If I were to spend a day with any of these females, it would definitely be Piper probably because I’d see too much of myself in Alea. Also, Piper is kind and down to Earth and no matter if you are male or female, being kind is the first step to getting me to hangout with you.

In Doomsday, the MC is a woman who takes the name of Audrey. She doesn’t really know who she is in the first part of the story. But she can turn people into animals. That’s a plus, right?

Grace is a brave girl who goes through a lot. She’s raped and her girlfriend is murdered. Did I forget to mention that the hunters are females who aren’t allowed to love men? This provides for a good plot when, in the 1940’s, the world isn’t ready for homosexuals.


Where did you come up with the names in the story?

Audrey was the name of a girl I liked in 9th grade and proceeded to ruin any chance I had with her. She was cool and smart and beautiful too so when I was making the Huntress, of course (as a hormonal teenager) I named the character after her.

Grace is a good friend of mine from when I was going through more troubled times. She’s pagan and I thought that was interesting because I’ve never met anyone who is openly pagan. She was always changing her hair – that’s one thing I remember very clearly. Thalia was a fifth grade friend and my cousin’s (she might be four) name is Aaliyah.


How did you come up with the title of your first novel?

So with Saga of the Savage it was actually originally called A Savage is Born because that’s who Alea must become to save the ones she loves. All innocence must be lost. Then, I decided that at 40k words, it was too short, so I added a second story called The Echo Protocol and turned the whole thing into a saga.

Doomsday was so named because it takes place just as Operation Doomsday (D-Day) was taking place.


If your book was made into a film, who would you like to play the lead?

I think about this a lot and for Lightning, I’d have to say Jenna Ortega. I don’t know why she came to mind, but she would be awesome. I also know she probably doesn’t have any Middle Eastern blood in her and Lightning is half Middle Eastern, but should that really matter?

For the Huntress, I’d give it directly to Florence Pugh. Something about watching her movies and the previews for her upcoming Black Widow movie and something about her says “power”.


Do the characters all come to you at the same time or do some of them come to you as you write?

They come to me as I write. Originally, Alea’s older sister, Diana, is a Senior at her school. Then, I wrote her off and suddenly, she came back to me in A Savage is Born as a woman 10 years older. Whenever I need something to keep the story moving I like adding characters.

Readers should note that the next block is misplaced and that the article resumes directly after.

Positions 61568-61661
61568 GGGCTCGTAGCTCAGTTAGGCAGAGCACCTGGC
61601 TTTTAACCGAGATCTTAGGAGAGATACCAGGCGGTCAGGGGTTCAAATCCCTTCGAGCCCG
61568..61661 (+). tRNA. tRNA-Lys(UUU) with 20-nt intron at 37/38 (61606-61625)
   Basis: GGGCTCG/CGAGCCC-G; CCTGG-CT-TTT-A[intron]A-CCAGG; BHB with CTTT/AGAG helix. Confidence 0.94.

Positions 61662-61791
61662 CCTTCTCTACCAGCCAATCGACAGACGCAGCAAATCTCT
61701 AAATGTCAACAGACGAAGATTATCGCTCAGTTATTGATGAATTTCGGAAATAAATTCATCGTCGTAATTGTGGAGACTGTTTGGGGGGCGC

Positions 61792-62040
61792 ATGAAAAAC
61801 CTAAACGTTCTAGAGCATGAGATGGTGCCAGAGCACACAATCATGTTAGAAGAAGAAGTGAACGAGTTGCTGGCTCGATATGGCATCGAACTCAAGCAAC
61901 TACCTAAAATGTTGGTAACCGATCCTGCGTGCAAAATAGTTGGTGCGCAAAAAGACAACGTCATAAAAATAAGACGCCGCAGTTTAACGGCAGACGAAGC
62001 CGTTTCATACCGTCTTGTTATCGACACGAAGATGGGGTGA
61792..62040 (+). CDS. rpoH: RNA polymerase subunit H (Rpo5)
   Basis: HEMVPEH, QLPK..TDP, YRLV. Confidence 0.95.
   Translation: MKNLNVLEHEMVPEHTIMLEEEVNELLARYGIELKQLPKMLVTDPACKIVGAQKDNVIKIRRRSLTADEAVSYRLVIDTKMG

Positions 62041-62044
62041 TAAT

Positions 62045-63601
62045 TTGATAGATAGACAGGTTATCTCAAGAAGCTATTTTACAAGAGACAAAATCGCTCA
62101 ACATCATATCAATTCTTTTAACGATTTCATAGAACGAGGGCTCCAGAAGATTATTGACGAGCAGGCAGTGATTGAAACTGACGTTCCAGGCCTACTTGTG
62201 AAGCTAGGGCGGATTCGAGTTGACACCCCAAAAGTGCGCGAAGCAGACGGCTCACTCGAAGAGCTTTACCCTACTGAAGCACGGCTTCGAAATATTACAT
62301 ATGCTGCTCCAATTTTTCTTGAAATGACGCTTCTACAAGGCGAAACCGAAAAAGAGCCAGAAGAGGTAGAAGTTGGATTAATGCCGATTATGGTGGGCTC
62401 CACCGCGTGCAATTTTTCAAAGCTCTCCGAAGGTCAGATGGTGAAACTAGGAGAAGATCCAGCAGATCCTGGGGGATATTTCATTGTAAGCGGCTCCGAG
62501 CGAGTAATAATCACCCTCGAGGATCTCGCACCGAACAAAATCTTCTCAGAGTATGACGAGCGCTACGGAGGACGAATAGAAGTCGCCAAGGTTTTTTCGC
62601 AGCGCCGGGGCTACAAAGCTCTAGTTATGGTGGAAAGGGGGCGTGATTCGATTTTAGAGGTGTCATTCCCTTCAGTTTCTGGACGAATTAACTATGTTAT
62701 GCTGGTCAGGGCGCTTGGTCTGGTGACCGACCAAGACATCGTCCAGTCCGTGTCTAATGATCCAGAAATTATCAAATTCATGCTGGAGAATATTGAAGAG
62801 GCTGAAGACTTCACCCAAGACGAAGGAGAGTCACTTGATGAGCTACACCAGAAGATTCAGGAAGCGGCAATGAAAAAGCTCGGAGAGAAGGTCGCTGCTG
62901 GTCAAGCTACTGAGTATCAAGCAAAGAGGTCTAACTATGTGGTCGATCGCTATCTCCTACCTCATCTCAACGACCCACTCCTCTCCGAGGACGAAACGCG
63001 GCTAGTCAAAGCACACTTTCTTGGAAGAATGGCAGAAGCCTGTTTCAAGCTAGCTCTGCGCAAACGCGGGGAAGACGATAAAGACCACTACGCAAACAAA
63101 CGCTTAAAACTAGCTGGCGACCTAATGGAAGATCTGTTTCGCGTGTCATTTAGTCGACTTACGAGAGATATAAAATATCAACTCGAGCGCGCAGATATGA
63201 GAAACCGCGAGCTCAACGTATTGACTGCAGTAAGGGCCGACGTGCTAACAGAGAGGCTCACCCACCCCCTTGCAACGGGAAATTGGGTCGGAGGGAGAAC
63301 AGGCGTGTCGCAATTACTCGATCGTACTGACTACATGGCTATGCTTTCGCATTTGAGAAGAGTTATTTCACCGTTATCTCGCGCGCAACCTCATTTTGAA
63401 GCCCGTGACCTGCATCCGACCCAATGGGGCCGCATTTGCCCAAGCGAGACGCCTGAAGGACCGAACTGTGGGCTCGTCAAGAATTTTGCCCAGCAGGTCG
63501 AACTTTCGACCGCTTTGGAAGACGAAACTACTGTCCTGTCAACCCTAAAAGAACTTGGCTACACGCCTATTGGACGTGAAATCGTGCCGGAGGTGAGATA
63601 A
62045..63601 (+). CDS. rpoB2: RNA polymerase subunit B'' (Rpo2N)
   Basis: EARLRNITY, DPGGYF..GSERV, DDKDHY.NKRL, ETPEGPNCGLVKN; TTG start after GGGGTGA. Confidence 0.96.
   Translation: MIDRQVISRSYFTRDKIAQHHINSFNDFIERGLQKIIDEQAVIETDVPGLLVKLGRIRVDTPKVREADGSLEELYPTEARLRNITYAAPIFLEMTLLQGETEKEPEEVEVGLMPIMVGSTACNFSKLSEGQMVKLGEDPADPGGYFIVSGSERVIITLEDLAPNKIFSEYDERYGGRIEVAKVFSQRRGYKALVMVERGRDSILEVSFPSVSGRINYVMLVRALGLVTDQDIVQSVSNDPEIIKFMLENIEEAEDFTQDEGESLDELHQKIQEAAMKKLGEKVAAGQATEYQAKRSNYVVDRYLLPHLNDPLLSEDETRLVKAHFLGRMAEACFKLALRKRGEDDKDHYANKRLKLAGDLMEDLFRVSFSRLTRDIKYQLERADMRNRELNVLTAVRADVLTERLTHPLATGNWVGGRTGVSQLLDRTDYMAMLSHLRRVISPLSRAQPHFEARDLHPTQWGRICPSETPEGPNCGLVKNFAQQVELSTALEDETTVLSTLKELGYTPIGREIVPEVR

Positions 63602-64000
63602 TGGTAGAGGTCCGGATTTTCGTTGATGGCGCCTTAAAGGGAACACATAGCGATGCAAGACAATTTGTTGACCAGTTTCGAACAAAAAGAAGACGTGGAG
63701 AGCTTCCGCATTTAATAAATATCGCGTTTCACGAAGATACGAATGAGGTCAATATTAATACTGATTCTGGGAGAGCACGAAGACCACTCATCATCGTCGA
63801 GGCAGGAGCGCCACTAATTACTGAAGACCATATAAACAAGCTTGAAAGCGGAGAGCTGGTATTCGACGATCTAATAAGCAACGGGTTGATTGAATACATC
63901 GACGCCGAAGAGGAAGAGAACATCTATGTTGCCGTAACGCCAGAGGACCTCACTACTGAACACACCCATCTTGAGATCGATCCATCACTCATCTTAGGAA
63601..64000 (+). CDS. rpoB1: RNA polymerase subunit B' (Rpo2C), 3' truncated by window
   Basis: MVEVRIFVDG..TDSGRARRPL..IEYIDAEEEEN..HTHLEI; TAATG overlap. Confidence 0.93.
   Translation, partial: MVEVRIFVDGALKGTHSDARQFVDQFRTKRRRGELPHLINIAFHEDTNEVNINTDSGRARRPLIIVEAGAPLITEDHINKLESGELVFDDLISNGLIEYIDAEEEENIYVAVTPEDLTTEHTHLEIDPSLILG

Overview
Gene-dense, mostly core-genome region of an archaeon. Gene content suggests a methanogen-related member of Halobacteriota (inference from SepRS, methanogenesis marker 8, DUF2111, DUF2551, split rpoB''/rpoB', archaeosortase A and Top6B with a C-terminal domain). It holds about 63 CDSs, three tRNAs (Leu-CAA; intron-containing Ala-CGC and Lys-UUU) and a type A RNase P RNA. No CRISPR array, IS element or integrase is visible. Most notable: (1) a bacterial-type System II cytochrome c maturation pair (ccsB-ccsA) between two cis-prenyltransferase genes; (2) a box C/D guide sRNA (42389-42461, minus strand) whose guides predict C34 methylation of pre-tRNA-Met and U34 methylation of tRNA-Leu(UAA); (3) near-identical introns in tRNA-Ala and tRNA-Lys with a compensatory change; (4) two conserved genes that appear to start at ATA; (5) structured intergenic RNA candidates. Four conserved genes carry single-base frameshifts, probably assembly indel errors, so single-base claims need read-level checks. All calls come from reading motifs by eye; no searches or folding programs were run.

Do you see writing as a career?

Of course I do. Writing is my special talent and I know one day enough people will be reading my stories to support my future self. I hope soon, they can get turned into movies soon because I really want for my conclusion to this universe to be released in books the same time the movie is.


What’s the most difficult thing about writing characters from the opposite sex?

To be judged upon by a false perception. My dad once asked me, “Why are you fantasizing about lesbians?”

I guess in a way it is. Doomsday is lesbian fantasy, but nothing about is sexual for me. My parents think I write too much about females and they act like they think I just spend all of my time thinking about females. The truth is I feel that females need more representation especially in the fantasy department.

The Heroship is split equally between three males and three females, but when as a teenager with, again, no perseverance to finish a novel the perception is I’m always writing about females. The reality is I’m stuck on the same two stories that start everything off.


How long have you been writing?

When I was seven, I would fold printer paper into booklets and write stories in colored pencil to my favorite game at the time, Civilization.


Do you write one book at a time or do you have several going at a time?

I used to have several going on at the same time, but when I turned eighteen with no completed draft, I started focusing on one book at a time. Now while I work on my books, I might also make short stories to submit online or to sell on Amazon.


What made you want to become an author and do you feel it was the right decision?

What made me want to become an author? When I was twelve all of these characters started coming to me. I would fall asleep every night with movies of these characters playing in my head. I knew I had to share it with the world.


How long on average does it take you to write a book?

I can knock out 50,000 words in a month.